Information Technology Governance and Local Public Financial Management Reform: The Case of Bangalore, India
Mitchell J. Cook MASSACHUSETTS INSTITUTE
OF TECHNOLOGY B.A. Spanish
Southern Nazarene University (2004)
FEB 15 2018
M.A. International Affairs
The New School (2009)
ARCHIVESSubmitted to the Department of Urban Studies and Planning
in partial fulfillment of the requirements for the degree of Doctor of Philosophy in Urban and Regional Planning
MASSACHUSETTS INSTITUTE OF TECHNOLOGY February 2018
2018 Mitchell J. Cook. All Rights Reserved
The author here by grants to MIT the permission to reproduce and to distribute publicly paper and electronic copies of the thesis document in whole or in part in any medium now known or hereafter
Mitchell Cook Department of Urban Studies and Planning January 8, 2018
Professor Bishwapriya Sanyal Department of Urban Studies and Planning Dissertation Supervisor
Professor Lawrence Vale Chair, Ph.D. Committee Department of Urban Studies and Planning
Information Technology Governance and Local Public Financial Management Reform: The Case of Bangalore, India
by Mitchell J. Cook
Submitted to the Department of Urban Studies and Planning on January 8, 2018 in partial fulfillment for the
Degree of Doctor of Philosophy in Urban and Regional Planning
Decentralization policy in India has coalesced in recent years around interrelated concerns over the transparency of local government financial management and reporting systems and the capacity of urban local bodies to implement modern performance budgeting and accrual accounting structures. This dissertation examines the relationship between these policy concerns in the case of Bangalore and looks deeply into the role of information technology providers in advocating for greater local government financial transparency and accountability through financial management information system projects. Utilizing the concept of legitimacy games I find that mechanisms to support coordination in project implementation are subject to partially predictable but ultimately uncontrollable contingent interactions of norms, values, and structural arrangements that surround government financial management information systems. The latter are largely unstable over time given frequent changes to administrative personnel and the broader authorizing environment. Consequently, coordination within information technology project implementation spurs competition in legitimacy games between information technology subcontractors and systems.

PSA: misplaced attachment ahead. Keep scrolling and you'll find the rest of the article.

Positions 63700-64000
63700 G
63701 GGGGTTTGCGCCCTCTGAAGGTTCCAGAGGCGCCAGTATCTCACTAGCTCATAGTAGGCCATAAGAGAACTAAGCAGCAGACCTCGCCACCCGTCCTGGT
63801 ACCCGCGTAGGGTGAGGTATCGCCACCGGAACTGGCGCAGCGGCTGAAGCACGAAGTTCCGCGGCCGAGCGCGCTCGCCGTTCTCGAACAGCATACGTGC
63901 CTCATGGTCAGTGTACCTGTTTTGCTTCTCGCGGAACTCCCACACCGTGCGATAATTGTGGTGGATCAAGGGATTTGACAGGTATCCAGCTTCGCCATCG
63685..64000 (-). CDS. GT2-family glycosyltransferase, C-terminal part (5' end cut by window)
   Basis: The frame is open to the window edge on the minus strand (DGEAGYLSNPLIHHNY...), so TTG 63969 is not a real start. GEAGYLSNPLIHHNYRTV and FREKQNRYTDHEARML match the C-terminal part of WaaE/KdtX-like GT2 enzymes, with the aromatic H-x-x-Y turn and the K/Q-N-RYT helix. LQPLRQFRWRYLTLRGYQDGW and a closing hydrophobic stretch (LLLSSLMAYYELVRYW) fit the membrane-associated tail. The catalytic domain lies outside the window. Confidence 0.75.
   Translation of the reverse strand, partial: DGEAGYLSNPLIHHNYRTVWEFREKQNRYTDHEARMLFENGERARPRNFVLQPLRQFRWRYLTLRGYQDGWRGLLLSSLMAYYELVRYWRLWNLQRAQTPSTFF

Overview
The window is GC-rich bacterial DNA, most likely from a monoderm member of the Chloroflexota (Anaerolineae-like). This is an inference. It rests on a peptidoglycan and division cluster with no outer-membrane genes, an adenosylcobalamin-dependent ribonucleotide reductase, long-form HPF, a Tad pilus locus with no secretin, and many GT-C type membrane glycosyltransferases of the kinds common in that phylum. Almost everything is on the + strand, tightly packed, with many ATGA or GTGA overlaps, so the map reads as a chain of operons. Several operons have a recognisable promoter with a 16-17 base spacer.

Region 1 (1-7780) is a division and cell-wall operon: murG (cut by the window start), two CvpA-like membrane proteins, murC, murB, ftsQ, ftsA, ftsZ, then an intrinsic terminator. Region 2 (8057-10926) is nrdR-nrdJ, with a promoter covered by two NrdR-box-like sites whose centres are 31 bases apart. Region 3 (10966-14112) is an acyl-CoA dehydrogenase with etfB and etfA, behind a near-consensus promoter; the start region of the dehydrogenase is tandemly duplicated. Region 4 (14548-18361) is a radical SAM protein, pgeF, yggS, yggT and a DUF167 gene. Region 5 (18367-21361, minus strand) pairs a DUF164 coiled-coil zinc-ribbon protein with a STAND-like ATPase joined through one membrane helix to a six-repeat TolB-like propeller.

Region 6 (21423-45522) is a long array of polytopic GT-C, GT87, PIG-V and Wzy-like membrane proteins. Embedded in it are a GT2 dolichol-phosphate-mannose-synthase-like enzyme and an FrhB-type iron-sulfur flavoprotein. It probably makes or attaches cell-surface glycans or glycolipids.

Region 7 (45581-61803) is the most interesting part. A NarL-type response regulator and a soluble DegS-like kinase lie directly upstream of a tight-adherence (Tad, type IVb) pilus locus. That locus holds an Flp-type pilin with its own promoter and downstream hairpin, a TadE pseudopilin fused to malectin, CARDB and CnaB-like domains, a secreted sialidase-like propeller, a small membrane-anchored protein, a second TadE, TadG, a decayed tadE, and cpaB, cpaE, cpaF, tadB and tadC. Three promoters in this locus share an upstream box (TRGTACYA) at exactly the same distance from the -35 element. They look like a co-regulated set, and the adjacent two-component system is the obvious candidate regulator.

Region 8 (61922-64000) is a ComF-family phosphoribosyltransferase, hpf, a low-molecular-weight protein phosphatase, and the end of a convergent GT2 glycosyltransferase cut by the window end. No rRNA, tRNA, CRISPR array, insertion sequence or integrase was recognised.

Under such conditions, forms of collective action around political accountability in urban governance spur a double movement of information democratization and information closure in entrepreneurial issue networks. As a result, the extent of effective local government financial transparency becomes
increasingly dependent on the internal characteristics and relative power of information gatekeepers. The findings of the case study contribute to new knowledge on the relationship between information
technology and local public financial management procedures and practices.
The notion of legitimacy games draws stark contrast to conventional assumptions surrounding
competition in public sector outsourcing arrangements, namely that it is driven by the desire for larger contracts so as to maximize profits or that it bids down prices in government outsourcing. The case illustrates how behavioral incentives to link financial management information systems to public
transparency and accountability mechanisms emerge in highly localized confrontations not as a concerted response to national policy. The real effect of such technologies on local state capacity has been limited in the case of Bangalore. In order to achieve more transformational impact, policymakers, public managers, and technology providers must carefully consider how to handle large volumes of financial information corresponding to irregular transactions.
Thesis Supervisor: Bishwapriya Sanyal